Most Read Contributor in Australia, September 2016
Mediations held at an early stage can be difficult to settle,
despite the fact that legal costs are lower and therefore less
likely to be a road-block to settlement.
Opinions may differ as to why that is the case. Perhaps it is
because the parties do not have sufficient information to make an
informed decision? Or maybe the parties have not suffered enough
'pain', both in terms of costs and time spent, to know the
true value of a settled outcome?
Most mediators will tell you that they consistently observe that
parties do not properly prepare for the mediation. The result is
that often mediations will fail where they might have otherwise
settled or a party will end up with a worse settlement than might
otherwise have been achieved if they had done their homework
So, what should lawyers and their clients do to prepare for
mediation? The list could be very long, but here there are four key
points to consider.
Know the facts, the case and the costs: Lawyers
and their clients should learn as much as they can about the matter
before they attend. Information may be limited for mediations that
are held at a very early stage but the matters that should be
considered are the background facts which gave rise to the dispute;
the key issues in dispute; the underlying legal issues (in
particular, the arguments that may be raised by the other side);
the commercial and financial considerations; and the personalities
of the people involved in the dispute. Work out what the legal and
commercial costs have been so far and what they are likely to be if
the matter does not settle.
Procedural matters: Parties should consider
procedural matters, such as where the mediation will be held, who
should attend (a small, efficient team of the key decision-makers
is best) and that one or more attendees have full authority to
settle. If authority is limited, then that should be made known to
the mediator well before the mediation day. Consider what documents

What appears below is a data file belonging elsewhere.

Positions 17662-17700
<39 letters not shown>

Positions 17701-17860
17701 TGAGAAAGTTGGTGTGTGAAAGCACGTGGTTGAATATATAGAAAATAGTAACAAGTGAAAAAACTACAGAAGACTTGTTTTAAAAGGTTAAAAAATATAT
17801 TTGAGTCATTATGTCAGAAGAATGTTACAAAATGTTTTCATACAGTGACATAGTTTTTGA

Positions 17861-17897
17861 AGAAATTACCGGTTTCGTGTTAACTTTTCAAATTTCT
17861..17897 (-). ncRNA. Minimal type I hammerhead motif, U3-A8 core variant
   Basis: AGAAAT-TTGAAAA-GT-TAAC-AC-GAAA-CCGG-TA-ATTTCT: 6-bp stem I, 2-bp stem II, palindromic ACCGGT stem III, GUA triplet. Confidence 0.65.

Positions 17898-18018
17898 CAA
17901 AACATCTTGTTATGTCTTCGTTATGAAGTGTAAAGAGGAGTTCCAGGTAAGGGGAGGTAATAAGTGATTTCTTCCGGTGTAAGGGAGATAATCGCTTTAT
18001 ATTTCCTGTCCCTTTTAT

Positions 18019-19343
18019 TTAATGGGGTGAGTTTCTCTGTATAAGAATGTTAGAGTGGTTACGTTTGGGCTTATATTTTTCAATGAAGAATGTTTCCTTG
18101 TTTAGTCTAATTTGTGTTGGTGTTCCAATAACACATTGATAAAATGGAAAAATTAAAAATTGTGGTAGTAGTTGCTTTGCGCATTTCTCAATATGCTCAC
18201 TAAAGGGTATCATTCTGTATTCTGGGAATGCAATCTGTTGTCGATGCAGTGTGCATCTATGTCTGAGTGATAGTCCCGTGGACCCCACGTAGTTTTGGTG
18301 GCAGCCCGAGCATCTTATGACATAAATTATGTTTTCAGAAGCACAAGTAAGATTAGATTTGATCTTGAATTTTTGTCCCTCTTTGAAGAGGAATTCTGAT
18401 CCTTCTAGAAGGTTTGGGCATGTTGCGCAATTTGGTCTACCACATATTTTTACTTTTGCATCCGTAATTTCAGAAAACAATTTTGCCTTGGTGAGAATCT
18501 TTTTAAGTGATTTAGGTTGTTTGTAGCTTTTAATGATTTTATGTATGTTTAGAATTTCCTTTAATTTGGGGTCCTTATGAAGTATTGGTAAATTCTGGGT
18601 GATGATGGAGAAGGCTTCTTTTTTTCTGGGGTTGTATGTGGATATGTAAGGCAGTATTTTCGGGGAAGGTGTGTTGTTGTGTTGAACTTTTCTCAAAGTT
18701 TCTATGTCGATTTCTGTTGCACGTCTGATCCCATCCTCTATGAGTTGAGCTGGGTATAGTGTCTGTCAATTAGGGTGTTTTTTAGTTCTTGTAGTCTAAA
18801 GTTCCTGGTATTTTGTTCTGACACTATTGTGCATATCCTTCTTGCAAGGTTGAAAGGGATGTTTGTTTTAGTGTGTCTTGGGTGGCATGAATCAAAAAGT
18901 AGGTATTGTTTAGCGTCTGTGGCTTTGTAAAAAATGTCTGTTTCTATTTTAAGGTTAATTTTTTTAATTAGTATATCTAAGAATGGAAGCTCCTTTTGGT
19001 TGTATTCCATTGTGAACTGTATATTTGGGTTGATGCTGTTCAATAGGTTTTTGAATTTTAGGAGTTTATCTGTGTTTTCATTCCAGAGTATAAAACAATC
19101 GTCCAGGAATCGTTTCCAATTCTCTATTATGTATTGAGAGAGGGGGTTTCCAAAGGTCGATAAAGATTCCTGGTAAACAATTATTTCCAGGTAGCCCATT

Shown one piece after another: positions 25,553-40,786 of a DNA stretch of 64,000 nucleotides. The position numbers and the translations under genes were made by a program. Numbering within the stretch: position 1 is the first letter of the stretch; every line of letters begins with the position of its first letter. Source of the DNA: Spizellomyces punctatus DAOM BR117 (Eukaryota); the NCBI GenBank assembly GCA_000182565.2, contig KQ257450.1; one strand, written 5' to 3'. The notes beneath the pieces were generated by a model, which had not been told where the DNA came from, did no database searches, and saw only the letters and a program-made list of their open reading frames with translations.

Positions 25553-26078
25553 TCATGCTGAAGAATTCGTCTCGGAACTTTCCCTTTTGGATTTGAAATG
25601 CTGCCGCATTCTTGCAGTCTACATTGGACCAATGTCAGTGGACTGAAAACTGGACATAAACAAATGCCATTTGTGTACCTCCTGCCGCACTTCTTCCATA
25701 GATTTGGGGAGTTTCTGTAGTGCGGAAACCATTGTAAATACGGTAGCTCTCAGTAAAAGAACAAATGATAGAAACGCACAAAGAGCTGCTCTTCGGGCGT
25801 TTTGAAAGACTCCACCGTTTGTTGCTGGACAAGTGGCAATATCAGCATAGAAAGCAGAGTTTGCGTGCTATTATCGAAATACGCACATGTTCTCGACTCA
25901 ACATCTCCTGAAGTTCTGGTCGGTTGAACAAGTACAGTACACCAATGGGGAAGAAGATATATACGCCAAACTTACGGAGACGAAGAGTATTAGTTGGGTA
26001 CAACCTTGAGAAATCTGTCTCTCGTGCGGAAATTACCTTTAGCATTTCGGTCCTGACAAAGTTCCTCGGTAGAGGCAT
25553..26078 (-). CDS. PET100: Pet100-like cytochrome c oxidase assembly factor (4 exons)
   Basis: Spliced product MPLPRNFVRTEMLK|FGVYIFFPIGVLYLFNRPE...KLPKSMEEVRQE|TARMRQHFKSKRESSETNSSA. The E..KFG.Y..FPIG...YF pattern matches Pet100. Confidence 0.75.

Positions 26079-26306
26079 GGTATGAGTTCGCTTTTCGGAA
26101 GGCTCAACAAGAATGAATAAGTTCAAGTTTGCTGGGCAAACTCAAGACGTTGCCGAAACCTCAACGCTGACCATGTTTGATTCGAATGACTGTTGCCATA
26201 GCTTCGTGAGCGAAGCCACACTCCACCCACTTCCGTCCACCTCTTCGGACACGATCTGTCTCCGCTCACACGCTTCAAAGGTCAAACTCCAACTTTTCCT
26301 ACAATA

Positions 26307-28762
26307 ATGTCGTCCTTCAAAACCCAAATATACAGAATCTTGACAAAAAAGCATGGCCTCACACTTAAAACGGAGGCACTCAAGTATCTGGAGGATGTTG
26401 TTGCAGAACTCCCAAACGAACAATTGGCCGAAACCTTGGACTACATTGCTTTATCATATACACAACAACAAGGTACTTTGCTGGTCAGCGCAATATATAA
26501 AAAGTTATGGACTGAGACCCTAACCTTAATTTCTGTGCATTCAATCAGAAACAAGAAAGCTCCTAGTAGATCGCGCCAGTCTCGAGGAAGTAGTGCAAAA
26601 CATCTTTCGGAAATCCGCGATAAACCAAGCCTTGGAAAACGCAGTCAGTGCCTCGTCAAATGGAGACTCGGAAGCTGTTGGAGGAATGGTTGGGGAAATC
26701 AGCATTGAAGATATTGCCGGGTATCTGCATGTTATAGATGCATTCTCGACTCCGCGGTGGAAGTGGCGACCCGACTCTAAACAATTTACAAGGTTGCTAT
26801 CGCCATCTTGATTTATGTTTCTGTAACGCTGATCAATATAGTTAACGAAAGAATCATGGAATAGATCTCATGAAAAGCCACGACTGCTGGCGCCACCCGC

the mediator should read to understand the key issues in dispute.
It is also important to prepare a draft settlement agreement or any
other documents that may need to be signed on the day to resolve
Prepare to negotiate: The mediation will
inevitably involve each party being asked to compromise on their
starting position. Parties should therefore prepare themselves for
negotiation. The people who will attend the mediation should
discuss matters such as who will give the opening statement and
what each person will (or will not) say. Many clients will want to
say something and they will be encouraged by the mediator do so. In
that case, lawyers should help their clients to prepare what they
intend to say. Each party should also consider the possible options
for settlement, including the settlement sums and terms of payment
that might be discussed.
Parties may be aided by making a list of the outcomes they would
ideally achieve and then rank each of the items on the list
according to their importance. You should also prepare a list of
the outcomes that you think the other side may wish to achieve and
consider whether any of those items can be conceded, hopefully in
exchange for something that your client may want. You should help
your client to consider their 'bottom line' – at what
point will they walk away from the mediation without a settlement?
Consider the questions of 'what might happen if we do not
settle' and 'what might be the cost of not settling'?
Help your client by testing their assumptions and wishes, because
you can be sure that the mediator will do so.
Pre-mediation contact with the mediator: Each
party should take time to contact the mediator before the mediation
day and discuss the underlying commercial, legal and personal
issues involved. The mediator may have obtained permission to tell
you something about the other side's motivations and underlying
key issues and this information may help your team to prepare to
negotiate on those points.
By taking the time before the mediation day, each party is
likely to find that they are better prepared, more able to
negotiate and get better results from the mediation.
The content of this article is intended to provide a general
guide to the subject matter. Specialist advice should be sought
about your specific circumstances.
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This was an interlocutory decision about the appointment of a tutor for the child appellant, to carry on his proceedings.
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